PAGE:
Community support means some give and take
Comment by Allan Hewitson on 27th May 2012
I trust, and hope, that the community will not find itself in a divisive debate on the new contract or how things will pan out in the next while. What we will all need is some understanding and give and take, but we can't afford Kitimat to do all of both the giving and taking.

RTA has to be able to straddle a line that allows them to retain their claim to be good productive employers, with community interest included. In the past few years RTA has certainly taken its time to move forward on a project planned for 20 years - an demonstrative progress is hard to see at this point. The "hostage" camp as I chose to call it - is a non-progressive decision that eliminates many of the benefits to the community that were expected.

RTA continues to work on areas where work has been needed for a long time - aboriginal issues etc. but there's not a lot of contribution to the DoK as we might have expected. I feel hypocritical in his view, since RTA was more than generous in a project where I was involved and helped us make Coy Cup a success. All that said much, much more needs to be done to allow Kitimat as a whole to see the benefits of changing industrial development.

More later, as more develops. I don't want to prejudge - but talk of lock outs, overseas workers etc. and strife is not encouraging across the board.
WHAT TO SAY WHAT TO BELIEVE
Comment by LINDA HALYK on 26th May 2012
I still find it hard to believe that RTA garners trust from people in Kitimat.

I also find it difficult that Councillor Murphy is still spouting about a viable operation at Eurocan, when everyone was beating a dead horse the Provincial Government, Eurocan and the Haisla had a deal to shut it down, due to pollution issues.
Good money wasted and hopes dashed.

Why would RTA follow any rules, they make their own, the Mayor and some of Council are surely paid to look the other way, or are wined and dined, for favours. If they are ignorant enough, NOT to realize this then, there really is no hope for Kitimat to have an aluminum plant or to have any permanent long time jobs for any project that comes to town.

Hans and Mary
Comment by Apocalypse Now on 25th May 2012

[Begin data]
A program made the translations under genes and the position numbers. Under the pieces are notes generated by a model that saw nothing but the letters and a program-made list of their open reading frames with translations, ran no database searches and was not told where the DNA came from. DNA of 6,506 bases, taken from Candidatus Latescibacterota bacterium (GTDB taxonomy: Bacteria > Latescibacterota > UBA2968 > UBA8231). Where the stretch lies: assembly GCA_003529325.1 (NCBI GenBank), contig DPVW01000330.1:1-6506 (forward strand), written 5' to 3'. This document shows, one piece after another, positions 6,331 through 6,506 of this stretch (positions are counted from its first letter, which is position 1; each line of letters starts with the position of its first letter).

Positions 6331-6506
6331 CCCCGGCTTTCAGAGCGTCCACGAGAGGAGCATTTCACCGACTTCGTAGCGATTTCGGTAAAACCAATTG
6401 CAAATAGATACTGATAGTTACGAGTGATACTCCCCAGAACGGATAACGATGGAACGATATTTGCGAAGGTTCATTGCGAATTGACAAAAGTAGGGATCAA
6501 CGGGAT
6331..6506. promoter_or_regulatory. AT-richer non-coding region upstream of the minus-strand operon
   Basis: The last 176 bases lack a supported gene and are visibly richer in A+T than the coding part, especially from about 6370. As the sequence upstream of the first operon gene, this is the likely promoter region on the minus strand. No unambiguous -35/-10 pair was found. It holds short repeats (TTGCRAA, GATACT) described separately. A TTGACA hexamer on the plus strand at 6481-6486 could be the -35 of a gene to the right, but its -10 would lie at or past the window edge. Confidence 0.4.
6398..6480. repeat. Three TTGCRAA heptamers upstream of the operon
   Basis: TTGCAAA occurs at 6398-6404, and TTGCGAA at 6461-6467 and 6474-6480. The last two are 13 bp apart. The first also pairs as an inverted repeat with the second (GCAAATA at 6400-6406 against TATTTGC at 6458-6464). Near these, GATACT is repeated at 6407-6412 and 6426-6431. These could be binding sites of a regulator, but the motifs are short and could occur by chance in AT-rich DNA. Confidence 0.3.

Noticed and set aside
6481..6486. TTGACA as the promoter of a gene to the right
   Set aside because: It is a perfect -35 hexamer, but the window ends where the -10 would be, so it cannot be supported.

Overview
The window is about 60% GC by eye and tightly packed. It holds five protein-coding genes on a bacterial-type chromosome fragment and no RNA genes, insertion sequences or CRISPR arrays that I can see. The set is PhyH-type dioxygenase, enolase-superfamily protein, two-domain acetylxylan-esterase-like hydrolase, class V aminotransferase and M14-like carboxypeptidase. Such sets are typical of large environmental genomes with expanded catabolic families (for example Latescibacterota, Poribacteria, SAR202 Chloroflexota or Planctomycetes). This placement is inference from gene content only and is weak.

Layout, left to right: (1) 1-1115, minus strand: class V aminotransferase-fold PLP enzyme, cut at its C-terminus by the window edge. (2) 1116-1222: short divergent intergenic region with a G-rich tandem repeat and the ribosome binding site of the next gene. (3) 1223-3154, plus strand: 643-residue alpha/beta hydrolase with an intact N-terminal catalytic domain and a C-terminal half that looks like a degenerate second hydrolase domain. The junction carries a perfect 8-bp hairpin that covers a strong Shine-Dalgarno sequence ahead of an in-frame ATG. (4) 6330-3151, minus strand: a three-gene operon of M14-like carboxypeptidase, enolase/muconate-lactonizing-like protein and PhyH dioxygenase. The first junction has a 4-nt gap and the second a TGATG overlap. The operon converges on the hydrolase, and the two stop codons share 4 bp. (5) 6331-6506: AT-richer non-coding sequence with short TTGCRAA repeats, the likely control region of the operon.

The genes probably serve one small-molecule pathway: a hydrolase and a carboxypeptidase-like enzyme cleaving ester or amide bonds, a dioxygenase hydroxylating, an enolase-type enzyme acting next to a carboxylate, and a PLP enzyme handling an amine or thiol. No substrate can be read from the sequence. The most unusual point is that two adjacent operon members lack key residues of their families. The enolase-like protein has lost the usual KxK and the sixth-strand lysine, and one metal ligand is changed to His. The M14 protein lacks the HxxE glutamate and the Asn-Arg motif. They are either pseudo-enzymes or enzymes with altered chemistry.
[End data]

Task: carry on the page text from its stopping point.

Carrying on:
Mary people who stay neatral are called fence sitters.Hans , If I am not mistaken it is your wife that spearheaded the retire in kitimat campaign, and I applaude her for that.But the majority of people that retire here are people who forthe most part own there own homes and can not afford to leave unless the bought a house in the lower mainland or Okanagan when prices were affordable. Having said that if all these projects go ahead in kitimat ,people wont be able to afford housing here soon. Who ever thought anyone would pay half a million dollars for houses in Kitimat.Rediculousif you ask me, like they say a sucker born every minute. Now to get to the meat of this argument ,it is more important than ever in the times we live in to have a strong union. It seems to me you are buying the corporate BS. Let me make one thing clear ,the job losses are not ,I repeat are not due to technological changes. The jobs are still going to be there but done by contractors at half the wages and no pension plans.. Have I made my self clear on this point. And as for all the employees who are thinking about having a five year agreement as a positive , remember this,even if RTA gives in to this ficticious num,ber of 850 employees,it will last till the end of the 5 years and then we are back to square one.And the fight begins again. RTA will be producing metal according to them,as soon as the first building is ready for production. Lets say they finish all the buildings and are in full production. There is room for future expansion of another whole building . Now if RTA gives in to this ficticious number of 850 jobsand finally decide to build another line in the future they can build it with all contracted labour because they have given us what thry originally promised and will tell us to stuff it . RTA is ruthless ask their supervisors how fun it is to work for them. Any ways enough said for now But I will be back. PS...Wait till the americans take over with all the construction jobs if Bechtel has their way . As far as they are concerned Canadians have bad attitudes. We are the northern equivelant of their southern neighbours.